Nicholoas Negroponte, chairman of the Massachusetts Institute of Technology’s Media Lab, spoke recently at their annual Emerging Technologies Conference confirming that MIT is planning to provide low cost computers to underprivileged children in developing countries globally as well as to students here in the U.S. The One Laptop per Child nonprofit group is the offshoot of the Media Lab that will handle coordinating this ambitious plan. Five countries have already committed to participating including Brazil, China, Egypt, South Africa, and Thailand. Massachusetts is the first state to discuss using these machines in it’s public schools.
The first of these machines should be ready by late 2006 or early 2007. Their specifications include a 500 MHz processor with 1 GB of RAM running Linux. An important coporate partner of the group is Red Hat, Inc., so I am guesing the OS will be a derivative of Red Hat’s popular (and my favorite) distribution Fedora Core. A primary factor for the affordability of these computers (M.I.T.’s $100 price point seems firm) is an innovative, flexible, 12-inch dual-mode LCD display developed at M.I.T. that cost only $12 each to manufacture. Other features of the laptop include Wi-Fi and cell phone capability, USB, and a “wind-up” power source.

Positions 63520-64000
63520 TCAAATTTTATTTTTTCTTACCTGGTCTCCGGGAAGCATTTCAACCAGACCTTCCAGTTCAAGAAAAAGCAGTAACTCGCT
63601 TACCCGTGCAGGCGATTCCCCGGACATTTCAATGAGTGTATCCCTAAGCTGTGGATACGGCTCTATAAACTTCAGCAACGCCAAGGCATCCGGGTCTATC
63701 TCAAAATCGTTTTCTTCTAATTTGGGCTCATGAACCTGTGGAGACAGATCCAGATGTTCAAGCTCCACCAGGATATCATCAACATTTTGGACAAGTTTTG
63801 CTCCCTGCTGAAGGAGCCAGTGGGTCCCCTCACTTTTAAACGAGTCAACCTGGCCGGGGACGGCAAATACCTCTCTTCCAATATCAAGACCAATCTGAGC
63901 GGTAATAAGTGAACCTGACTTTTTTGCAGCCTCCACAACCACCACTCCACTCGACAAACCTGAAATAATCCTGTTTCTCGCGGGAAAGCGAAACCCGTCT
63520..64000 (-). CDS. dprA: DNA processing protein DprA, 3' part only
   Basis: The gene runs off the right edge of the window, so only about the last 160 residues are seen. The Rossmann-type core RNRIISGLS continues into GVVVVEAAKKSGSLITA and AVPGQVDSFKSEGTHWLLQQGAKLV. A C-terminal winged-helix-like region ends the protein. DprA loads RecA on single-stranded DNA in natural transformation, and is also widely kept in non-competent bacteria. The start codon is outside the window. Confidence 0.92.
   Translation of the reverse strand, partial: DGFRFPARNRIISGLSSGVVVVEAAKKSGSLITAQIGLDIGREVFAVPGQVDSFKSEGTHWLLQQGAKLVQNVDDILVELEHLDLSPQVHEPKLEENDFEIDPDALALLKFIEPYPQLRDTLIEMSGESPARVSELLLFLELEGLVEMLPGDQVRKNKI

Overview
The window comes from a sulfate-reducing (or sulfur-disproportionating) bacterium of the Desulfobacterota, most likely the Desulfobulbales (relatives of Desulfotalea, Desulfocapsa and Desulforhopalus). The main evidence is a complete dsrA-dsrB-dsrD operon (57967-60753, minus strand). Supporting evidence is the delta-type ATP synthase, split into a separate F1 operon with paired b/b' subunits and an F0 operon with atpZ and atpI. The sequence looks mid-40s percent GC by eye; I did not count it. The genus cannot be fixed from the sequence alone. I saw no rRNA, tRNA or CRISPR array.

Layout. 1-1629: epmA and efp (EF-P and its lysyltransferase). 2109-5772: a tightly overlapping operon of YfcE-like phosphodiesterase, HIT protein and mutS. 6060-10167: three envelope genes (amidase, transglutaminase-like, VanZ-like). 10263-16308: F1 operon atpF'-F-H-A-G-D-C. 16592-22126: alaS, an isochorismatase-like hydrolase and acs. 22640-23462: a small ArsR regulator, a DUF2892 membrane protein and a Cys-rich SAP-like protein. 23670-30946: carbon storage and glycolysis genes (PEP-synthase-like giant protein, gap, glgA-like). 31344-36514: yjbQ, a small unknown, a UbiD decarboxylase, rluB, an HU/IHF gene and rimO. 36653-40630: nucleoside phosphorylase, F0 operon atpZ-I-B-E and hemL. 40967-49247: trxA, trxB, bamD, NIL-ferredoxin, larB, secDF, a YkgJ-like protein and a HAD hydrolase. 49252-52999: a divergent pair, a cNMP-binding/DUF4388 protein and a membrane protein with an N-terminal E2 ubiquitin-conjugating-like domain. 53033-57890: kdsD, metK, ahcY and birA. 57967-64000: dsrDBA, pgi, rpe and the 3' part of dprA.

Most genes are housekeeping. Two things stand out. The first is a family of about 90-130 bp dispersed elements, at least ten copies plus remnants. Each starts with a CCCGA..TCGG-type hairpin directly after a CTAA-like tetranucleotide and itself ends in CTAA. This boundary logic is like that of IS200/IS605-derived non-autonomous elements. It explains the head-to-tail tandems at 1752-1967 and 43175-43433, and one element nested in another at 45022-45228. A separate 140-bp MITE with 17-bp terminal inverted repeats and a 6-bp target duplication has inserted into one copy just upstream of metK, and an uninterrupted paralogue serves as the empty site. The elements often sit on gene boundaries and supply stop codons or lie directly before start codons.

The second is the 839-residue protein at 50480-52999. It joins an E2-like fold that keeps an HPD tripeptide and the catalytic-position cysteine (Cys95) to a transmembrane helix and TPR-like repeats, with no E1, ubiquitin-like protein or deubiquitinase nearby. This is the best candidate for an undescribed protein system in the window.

The full and more detailed article about this story is available at PC Magazine’s web site.